Hilary Franz, Washington’s commissioner of public lands, wrote Deb Haaland, Department of Interior secretary, last month, expressing concerns about the scope of the program – proposed on 14 million acres, it’s the largest raptor-killing plan, and without precedent in any wildlife control program, she noted.

Others saw no choice.

Claire Catania, executive director of Birds Connect Seattle (formerly Seattle Audubon) had to take a deep breath before talking about the program, which the organization supports, with caveats. “This is not something we are celebrating. It is a necessity, and a terrible necessity,” Catania said. “It is so unfortunate that this is where we are … if there were any other paths forward for us to consider, you better believe we would be at the front of the line advocating for it, but it is just not there.”

Catania predicted conservationists will be facing more such moments. “These types of scenarios are unfortunately going to be facing us more and more as we head deeper into the climate crises, and we are going to be faced with bad choices,” Catania said. “We can’t just stand up for endangered species when it is palatable to do so.”

In Washington, areas the agency has mapped where barred owl removal could potentially take place include the entire Olympic National Park and Olympic National Forest, state lands adjacent to them, and the Yakama reservation. The soonest any large-scale implementation of the program is likely to begin is next spring.

A generalist predator, the barred owl is not only a threat to the spotted owl, but to Northwest ecosystems more broadly, noted Robin Bown, barred owl strategy lead for the USFWS. The barred owl is a devastating new predator to animals naive to their threat, from salamanders in Oregon to crayfish in California, with both species at risk, Bown said.

Much has been done to try to rescue the northern spotted owl, the poster animal of the campaign to save the old-growth forests of the Pacific Northwest. The owl was listed as a threatened species in 1990. Then, in 1994, a federal judge approved the Northwest Forest Plan, devised under the Clinton administration, to set aside some 24 million acres of old-growth forests on federal land. The multispecies protection plan was intended to preserve habitat for the spotted owl on federal lands in the places scientists deemed most important for its survival, from Washington to California.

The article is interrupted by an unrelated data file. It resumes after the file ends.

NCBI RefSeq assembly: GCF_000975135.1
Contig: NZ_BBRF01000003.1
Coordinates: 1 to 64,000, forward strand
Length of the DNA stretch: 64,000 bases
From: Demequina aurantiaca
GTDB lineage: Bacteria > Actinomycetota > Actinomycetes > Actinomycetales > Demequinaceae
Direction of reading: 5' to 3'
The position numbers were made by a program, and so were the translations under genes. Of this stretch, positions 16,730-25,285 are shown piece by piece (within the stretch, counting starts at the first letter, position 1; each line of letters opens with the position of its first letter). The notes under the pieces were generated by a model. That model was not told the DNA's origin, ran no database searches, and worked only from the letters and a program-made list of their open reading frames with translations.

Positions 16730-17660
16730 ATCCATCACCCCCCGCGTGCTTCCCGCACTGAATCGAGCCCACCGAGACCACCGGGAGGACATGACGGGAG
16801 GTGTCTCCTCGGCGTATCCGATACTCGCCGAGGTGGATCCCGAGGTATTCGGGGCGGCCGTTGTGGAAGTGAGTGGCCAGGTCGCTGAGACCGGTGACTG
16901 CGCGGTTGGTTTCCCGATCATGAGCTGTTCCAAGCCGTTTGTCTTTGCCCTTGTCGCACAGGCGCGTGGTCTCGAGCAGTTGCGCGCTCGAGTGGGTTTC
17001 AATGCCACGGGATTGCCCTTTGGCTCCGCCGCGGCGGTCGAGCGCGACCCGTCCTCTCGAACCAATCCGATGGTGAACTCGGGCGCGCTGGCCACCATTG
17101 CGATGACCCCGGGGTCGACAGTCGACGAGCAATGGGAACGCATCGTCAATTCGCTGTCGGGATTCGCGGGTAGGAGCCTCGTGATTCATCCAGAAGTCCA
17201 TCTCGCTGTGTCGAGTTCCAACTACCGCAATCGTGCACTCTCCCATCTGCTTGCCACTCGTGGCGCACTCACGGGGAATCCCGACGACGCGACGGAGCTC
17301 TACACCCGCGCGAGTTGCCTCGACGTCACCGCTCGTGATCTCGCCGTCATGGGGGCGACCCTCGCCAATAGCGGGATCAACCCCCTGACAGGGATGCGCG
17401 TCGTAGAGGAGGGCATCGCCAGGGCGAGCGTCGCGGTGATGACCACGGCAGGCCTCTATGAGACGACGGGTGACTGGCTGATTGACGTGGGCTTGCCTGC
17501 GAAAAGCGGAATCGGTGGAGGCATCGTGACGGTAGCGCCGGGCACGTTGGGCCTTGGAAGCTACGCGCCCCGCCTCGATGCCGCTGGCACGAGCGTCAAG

The owl depends on old-growth forests home to its primary prey – small mammals that thrive in the complex, unique environment of old-growth forests – including flying squirrels and tree voles.

But the owl, greatly reduced in numbers by logging before the Northwest Forest Plan, faces continued habitat loss from wildfire and logging on unprotected lands. And now, it is mortally threatened by a crushing invasive competitor.

Barred owls were first documented in British Columbia in 1959 and in Washington, Oregon and California in the 1970s. There are now more than 100,000 barred owls in the northern spotted owl’s territory in Washington, Oregon and Northern California, according to USFWS.

Katherine Fitzgerald, northern spotted owl recovery lead for USFWS, said after watching the northern spotted owl decline for so many years, “There is some momentum to get them some help. … Absolutely we don’t see it lightly, but I am looking forward to seeing some efforts on the ground. I would like to see those declines slowed and reversed.”